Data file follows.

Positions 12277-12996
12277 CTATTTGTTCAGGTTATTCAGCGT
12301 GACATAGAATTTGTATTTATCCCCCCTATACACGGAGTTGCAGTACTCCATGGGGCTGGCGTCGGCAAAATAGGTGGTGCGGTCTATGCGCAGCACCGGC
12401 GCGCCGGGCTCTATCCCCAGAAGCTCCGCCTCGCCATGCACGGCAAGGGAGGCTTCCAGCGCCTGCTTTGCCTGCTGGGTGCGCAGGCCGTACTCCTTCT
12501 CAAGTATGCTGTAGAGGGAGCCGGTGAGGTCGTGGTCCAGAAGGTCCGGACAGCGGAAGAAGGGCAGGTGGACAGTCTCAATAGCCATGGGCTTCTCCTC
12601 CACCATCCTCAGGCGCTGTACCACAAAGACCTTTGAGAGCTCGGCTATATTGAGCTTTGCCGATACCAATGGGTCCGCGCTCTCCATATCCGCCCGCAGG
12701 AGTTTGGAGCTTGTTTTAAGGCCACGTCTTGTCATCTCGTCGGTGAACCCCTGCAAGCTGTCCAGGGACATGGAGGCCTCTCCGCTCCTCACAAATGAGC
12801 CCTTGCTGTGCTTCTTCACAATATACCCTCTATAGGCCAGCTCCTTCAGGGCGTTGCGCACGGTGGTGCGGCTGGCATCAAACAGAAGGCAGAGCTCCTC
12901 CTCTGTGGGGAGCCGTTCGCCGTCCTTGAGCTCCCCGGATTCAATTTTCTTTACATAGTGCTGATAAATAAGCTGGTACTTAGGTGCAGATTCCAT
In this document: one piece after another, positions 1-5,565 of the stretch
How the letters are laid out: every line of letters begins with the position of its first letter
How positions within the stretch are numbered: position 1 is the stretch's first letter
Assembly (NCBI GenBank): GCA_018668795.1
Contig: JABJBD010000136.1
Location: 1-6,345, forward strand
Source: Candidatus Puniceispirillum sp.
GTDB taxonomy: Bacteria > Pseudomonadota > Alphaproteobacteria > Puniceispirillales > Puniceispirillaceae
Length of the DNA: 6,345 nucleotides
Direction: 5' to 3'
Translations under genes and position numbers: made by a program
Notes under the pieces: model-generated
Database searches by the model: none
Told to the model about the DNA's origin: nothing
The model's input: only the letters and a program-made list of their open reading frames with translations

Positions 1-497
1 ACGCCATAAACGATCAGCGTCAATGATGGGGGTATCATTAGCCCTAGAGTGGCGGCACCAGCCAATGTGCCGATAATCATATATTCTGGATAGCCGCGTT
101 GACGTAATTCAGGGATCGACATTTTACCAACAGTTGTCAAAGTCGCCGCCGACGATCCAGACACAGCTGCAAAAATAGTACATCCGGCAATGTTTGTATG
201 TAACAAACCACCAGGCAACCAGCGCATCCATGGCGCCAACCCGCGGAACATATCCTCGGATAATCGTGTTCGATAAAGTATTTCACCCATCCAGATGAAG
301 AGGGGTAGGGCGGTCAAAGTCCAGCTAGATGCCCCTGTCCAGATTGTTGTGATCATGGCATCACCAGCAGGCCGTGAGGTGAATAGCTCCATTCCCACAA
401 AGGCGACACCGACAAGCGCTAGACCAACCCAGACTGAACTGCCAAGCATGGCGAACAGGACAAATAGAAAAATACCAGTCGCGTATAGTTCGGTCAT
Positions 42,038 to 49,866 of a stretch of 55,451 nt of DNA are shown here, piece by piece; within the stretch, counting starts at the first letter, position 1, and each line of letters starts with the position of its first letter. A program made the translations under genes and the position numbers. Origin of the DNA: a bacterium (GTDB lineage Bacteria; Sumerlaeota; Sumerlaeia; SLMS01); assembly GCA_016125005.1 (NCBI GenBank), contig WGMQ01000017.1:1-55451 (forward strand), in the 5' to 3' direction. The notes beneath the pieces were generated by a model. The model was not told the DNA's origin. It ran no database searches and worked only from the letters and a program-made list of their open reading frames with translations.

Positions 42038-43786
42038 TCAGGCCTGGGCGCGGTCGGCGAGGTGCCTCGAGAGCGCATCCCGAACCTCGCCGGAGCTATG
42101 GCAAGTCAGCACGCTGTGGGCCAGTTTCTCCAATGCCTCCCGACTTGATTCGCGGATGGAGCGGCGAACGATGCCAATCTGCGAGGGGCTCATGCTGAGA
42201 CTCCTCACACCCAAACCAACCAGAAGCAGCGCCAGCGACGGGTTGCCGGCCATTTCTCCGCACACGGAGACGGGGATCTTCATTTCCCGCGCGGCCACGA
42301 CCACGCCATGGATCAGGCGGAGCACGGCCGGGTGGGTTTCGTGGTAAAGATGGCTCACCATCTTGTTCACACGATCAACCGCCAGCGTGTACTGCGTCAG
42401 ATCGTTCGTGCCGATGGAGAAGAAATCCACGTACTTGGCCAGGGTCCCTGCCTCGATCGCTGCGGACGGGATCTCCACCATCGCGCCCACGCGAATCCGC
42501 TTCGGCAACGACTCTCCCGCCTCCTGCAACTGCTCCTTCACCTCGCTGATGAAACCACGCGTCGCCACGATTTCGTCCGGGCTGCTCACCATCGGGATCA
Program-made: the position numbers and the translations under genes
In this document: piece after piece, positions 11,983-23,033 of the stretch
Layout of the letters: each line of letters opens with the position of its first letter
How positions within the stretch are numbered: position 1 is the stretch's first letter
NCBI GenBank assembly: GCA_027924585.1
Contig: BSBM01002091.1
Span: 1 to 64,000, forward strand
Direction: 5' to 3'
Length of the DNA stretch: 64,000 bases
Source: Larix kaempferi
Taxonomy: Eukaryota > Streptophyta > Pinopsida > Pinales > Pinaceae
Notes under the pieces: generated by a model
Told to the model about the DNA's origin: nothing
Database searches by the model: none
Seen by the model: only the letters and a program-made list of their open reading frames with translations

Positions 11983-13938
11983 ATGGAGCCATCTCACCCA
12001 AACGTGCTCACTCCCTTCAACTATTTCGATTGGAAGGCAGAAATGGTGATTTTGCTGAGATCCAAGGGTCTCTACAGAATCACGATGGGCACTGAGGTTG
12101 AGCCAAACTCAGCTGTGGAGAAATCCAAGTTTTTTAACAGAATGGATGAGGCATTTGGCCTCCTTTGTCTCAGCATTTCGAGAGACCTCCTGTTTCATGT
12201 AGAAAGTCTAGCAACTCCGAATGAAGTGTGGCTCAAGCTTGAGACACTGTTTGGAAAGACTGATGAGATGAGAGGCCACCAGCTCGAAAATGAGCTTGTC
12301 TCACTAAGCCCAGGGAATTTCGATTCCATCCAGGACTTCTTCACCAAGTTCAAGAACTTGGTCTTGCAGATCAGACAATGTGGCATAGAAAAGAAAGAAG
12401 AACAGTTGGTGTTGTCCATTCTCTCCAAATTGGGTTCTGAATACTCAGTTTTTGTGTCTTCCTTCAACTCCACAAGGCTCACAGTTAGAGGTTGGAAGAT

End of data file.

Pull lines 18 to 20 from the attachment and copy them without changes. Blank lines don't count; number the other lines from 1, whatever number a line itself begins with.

Length of the DNA: 6,345 nucleotides
Direction: 5' to 3'
Translations under genes and position numbers: made by a program